The Benefits of a Strategic Plan for Nonprofit Organizations
There's a common theme when it comes to team building, board retreats, strategic planning and SWOT analyses in the nonprofit world: It would be nice to do, but who has the time or budget for that? When your primary concern as an organization is feeding the hungry, sheltering the homeless, or any other high-minded cause to better the community, it's easier to plug away at your mission than to hit pause for a strategic planning session.
Another reason organizations may ignore the importance of strategic planning is because they believe it has primarily to do with mission and vision planning. While it's true that those are traditionally important elements of strategic planning, it's certainly not the sole purpose or outcome of such activities.
Sue Waector,director of Cornerstone Consulting Associates and a great voice of best nonprofit management practices, blogged about several reasons why strategic planning is crucial for nonprofits. These activities can:
Help organizations prepare for the future: As the popular saying goes, “If you don’t know where you’re going, you’ll probably end up someplace else.” A strategic plan outlines the steps to achieve a desired future for an organization. It is comforting for board, staff, and volunteers to have a roadmap to follow. The planning process prioritizes the work to be done. Strategic planning facilitates making short-term decisions based on long-term implications. Most important, a strategic plan provides a series of agreements about what needs to happen. It is a dynamic document that lending flexibility to the organization so that when change occurs, the plan can be adapted to accommodate the changes.
Promote effective stewardship: Practicing good stewardship means being accountable to others. In the case of charitable organizations, clients and funders of a nonprofit organization assume they will pay for services or donate money, respectively, to the organization, which will re-invest the revenues to address the social need. Similarly, association members and foundation board members and grantees assume that funds will be used for the greatest impact. Because strategic planning helps nonprofit organizations fulfill their missions, it also helps them be stewards of the public’s trust.
Align the board and staff: When there is shared purpose and direction (“we’re all in the same boat,”) there is the basis of a high-performance team. When individuals are focused on the same goal or outcome, they feel a certain amount of synergy and often set aside differences, help each other, and become invested in a common purpose. An organization’s mission cannot be achieved without board members and staff who agree on a common direction and are committed to achieving success for the organization.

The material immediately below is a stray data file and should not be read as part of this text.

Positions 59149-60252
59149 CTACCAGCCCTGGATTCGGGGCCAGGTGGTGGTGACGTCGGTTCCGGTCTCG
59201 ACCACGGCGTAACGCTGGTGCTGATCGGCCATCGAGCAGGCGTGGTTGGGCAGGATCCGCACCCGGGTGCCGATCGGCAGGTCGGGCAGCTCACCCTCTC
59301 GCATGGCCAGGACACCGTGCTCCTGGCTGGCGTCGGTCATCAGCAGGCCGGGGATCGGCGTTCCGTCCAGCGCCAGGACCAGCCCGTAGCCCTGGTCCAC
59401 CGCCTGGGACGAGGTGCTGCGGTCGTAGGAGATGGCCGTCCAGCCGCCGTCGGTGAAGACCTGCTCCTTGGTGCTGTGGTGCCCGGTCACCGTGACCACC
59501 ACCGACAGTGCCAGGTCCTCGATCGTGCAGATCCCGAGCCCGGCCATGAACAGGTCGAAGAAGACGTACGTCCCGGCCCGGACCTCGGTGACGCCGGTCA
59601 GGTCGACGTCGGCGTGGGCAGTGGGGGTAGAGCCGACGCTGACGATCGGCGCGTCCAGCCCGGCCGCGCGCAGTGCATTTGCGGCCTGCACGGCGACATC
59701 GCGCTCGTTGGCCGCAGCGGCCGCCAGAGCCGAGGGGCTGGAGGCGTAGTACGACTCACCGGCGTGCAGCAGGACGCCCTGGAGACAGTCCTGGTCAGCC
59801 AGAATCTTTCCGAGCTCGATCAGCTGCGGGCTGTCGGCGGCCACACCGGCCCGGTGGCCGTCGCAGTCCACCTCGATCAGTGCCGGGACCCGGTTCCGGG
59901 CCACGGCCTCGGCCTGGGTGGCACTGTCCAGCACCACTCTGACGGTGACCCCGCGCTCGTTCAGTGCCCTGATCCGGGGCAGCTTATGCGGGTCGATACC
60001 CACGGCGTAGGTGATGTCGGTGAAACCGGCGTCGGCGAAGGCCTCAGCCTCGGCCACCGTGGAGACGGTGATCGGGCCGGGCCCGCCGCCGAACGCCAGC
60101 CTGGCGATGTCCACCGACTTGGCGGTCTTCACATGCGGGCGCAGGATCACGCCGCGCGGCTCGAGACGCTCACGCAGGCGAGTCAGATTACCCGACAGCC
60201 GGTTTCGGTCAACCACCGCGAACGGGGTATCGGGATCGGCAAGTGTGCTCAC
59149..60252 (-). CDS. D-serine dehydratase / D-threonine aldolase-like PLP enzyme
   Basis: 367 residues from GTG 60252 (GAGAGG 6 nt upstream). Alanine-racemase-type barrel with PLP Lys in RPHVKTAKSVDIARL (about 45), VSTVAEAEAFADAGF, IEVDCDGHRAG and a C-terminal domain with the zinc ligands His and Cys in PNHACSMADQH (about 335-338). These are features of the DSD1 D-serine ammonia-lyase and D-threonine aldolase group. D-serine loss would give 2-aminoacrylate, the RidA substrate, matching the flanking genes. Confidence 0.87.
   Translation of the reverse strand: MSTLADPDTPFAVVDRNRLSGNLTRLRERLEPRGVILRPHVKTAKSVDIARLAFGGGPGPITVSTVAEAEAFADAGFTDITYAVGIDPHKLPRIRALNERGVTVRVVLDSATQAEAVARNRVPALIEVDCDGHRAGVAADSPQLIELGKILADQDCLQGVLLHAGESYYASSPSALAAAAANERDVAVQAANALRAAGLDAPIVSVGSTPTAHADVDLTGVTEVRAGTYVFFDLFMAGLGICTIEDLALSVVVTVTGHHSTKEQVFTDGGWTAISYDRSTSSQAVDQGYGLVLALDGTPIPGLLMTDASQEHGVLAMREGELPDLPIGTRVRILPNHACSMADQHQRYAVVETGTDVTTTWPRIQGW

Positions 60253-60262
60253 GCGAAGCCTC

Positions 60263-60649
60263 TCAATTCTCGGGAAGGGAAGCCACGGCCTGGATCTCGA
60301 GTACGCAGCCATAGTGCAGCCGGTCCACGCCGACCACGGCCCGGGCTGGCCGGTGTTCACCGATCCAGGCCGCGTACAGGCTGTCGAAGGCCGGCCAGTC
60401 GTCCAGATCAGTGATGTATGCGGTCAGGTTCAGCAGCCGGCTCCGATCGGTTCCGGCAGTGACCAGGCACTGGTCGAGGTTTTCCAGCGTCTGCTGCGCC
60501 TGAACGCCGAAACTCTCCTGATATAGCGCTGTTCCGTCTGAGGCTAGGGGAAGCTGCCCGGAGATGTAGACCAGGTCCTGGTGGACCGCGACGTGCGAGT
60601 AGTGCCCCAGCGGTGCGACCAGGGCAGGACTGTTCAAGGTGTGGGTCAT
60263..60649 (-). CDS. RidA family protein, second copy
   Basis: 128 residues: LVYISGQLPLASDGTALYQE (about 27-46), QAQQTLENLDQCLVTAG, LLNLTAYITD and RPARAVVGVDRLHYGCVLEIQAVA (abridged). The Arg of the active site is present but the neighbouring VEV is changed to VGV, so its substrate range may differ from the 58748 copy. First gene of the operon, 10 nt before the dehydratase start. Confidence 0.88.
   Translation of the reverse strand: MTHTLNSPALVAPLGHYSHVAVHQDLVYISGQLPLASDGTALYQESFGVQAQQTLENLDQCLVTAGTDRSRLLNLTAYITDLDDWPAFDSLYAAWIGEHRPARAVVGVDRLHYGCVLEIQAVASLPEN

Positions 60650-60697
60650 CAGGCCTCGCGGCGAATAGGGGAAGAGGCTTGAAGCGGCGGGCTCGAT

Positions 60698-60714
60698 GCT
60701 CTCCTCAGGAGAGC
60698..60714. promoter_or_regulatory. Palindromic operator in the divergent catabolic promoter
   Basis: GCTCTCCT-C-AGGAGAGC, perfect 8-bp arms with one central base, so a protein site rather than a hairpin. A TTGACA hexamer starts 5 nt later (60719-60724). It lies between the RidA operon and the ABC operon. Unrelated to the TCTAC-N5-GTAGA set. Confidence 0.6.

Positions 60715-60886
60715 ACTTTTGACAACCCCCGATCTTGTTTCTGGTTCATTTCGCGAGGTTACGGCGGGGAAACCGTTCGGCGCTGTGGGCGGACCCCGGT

So even if a nonprofit's staff, board, volunteers and other stakeholders all understand and are fully committed to the mission of the organization, any nonprofit can still benefit from the exercise.
Another element of strategic planning that is often ignored in nonprofits is the analysis that can happen centered around special events. While there's great debate in the nonprofit community right about the general effectiveness of fundraising events, the reality is that many nonprofits still host regular special events – whether for fund or friend raising. I believe these events can have their place in many organizations' development plans, particularly when analysis occurs afterward. A particularly useful tool in strategic planning that can be applied to event planning is a SWOT analysis. After an event is over – the sooner after the event, the better – staff and volunteers can examine the strengths and weaknesses of the event, as well as opportunities and threats. The critical thinking and conversations that occur with SWOT analysis can help improve future events, or in some cases, may tell an organization that the event is not serving the purpose it was intended to serve.
Does your organization believe in strategic planning or plugging away at the mission and daily activities that keep your services running? Which do you think is better? Are there organizations out there that wouldn't benefit from strategic planning or SWOT analysis?